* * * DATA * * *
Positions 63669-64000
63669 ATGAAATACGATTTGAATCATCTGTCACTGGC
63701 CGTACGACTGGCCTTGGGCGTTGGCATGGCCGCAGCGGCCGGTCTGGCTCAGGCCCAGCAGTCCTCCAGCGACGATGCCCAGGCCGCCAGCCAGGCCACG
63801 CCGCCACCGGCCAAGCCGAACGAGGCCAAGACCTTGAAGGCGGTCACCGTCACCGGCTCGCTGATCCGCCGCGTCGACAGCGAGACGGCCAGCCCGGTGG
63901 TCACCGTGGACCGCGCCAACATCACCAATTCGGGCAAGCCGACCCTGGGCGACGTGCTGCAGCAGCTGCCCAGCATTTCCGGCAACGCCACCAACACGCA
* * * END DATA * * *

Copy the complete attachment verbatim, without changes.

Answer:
Positions 63669-64000
63669 ATGAAATACGATTTGAATCATCTGTCACTGGC
63701 CGTACGACTGGCCTTGGGCGTTGGCATGGCCGCAGCGGCCGGTCTGGCTCAGGCCCAGCAGTCCTCCAGCGACGATGCCCAGGCCGCCAGCCAGGCCACG
63801 CCGCCACCGGCCAAGCCGAACGAGGCCAAGACCTTGAAGGCGGTCACCGTCACCGGCTCGCTGATCCGCCGCGTCGACAGCGAGACGGCCAGCCCGGTGG
63901 TCACCGTGGACCGCGCCAACATCACCAATTCGGGCAAGCCGACCCTGGGCGACGTGCTGCAGCAGCTGCCCAGCATTTCCGGCAACGCCACCAACACGCA